Broker and Salesperson Liability

Apr 21, 2017

The Department of State is the Agency that governs Real Estate Licensees. As such, it has regulatory powers over Brokers and Salespersons. Licensees, however, are also finding that members of the public are trying to make them responsible in civil actions for duties and obligations they have allegedly breached, while federal, state and local governments are holding them accountable for behavior that could subject them to fines and even criminal prosecution! Everywhere Licensees look, they are in danger! Following are several Helpline questions that demonstrate the current threatening trend.

Q. I am a real estate salesperson and took a potential buyer to a home where she fell and broker her arm. The injured party wants to sue everyone. The seller is insisting I am responsible for the injury, not the seller, since I was showing the house. According to the seller, my having the listing has made me liable. Is this true?

A. Absolutely not, unless you somehow caused the harm. The seller is liable and should inform his insurance carrier about the claim. You might want to point the seller and his lawyer to a 2006 2d Department case (Schwalb v. Kulaski, 814 NYS2d 696) wherein the Court found that the broker was not liable in a similar case where the broker merely showed the property and did not own, control, occupy, maintain or manage the property!

Q. The seller told me he had a rental permit for the property I listed, but did not show it to me, although I asked to see it. Now the tenant is in and it appears there is no permit. The tenant wants her money for the fee back from me and is threatening to report me to the Department of State. What should I do?

A. Give back the money! What you should have done is check with the town to make sure there was a permit on the record. Although the tenant should not be threatening you with the possibility of a complaint to the DOS, you should be aware that the DOS would look upon your failure to have made diligent efforts to confirm the existence of the permit evidence of incompetent and perhaps untrustworthy behavior. You could be fined more than the return of the fee would cost. Your return of the fee, however, will not guarantee that the tenant will not complain to the DOS anyway!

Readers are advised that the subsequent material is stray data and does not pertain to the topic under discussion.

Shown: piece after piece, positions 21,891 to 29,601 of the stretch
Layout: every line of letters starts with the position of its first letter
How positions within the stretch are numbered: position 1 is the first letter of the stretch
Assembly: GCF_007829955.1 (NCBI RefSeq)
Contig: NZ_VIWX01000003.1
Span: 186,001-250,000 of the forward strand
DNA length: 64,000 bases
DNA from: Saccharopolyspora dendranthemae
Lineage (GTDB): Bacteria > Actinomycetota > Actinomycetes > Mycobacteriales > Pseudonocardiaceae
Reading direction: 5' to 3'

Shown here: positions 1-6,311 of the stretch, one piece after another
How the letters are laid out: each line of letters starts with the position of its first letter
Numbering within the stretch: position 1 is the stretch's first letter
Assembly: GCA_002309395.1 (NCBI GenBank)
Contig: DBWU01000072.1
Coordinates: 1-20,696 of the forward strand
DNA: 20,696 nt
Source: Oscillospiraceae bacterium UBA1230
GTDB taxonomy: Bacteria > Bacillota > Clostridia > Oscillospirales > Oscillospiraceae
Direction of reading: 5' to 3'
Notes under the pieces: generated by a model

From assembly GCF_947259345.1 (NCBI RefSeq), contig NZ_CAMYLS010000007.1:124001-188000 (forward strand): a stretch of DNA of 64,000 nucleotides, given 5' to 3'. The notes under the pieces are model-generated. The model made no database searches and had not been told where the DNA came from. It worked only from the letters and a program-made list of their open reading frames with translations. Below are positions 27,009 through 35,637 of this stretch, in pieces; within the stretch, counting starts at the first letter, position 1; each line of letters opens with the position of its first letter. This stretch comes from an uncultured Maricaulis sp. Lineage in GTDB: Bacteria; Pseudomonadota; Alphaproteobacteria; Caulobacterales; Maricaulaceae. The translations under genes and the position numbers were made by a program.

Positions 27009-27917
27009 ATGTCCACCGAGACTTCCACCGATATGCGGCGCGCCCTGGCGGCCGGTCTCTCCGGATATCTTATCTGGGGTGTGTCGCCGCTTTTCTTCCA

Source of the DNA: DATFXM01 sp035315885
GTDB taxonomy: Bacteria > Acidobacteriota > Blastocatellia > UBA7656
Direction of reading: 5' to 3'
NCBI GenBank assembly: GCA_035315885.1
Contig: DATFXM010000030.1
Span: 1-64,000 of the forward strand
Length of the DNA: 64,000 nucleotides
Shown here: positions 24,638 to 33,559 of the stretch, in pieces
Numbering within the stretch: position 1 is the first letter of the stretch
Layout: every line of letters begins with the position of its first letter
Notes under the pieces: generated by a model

Q. I am a buyer's agent and brought about a transaction with my client for a property listed by another office. After the closing, the buyer decided to sue the seller, his lawyer, the listing agent and me because the house he bought had no Certificate of Occupancy for a finished basement. I think the lawyer or the listing agent should be responsible. I only gave the buyer the information I was given. Is this fair?

A. Life isn't fair! This, however may well be considered reasonable by a Court of competent jurisdiction. The claim will be that the seller should not have offered a property that did not conform with local law to an unsuspecting buyer, the listing agent had a duty to discover and disclose material information regarding the property he was marketing, and you, the agent representing the buyer, had a further duty to confirm the information given by the seller and listing broker, since you were working for the buyer and such inquiry would be part and parcel of your duty of reasonable care to your client. The lawyer's liability lies in the fact that he did not ask the buyer if there was a finished basement, since he probably never saw the house. If the buyer were to complain about the transaction to the Department of State, you and the listing agent could be found incompetent and untrustworthy! Next time, check!

In each situation above, the broker would be vicariously liable for the actions of the agents!

Be careful! You have much to lose!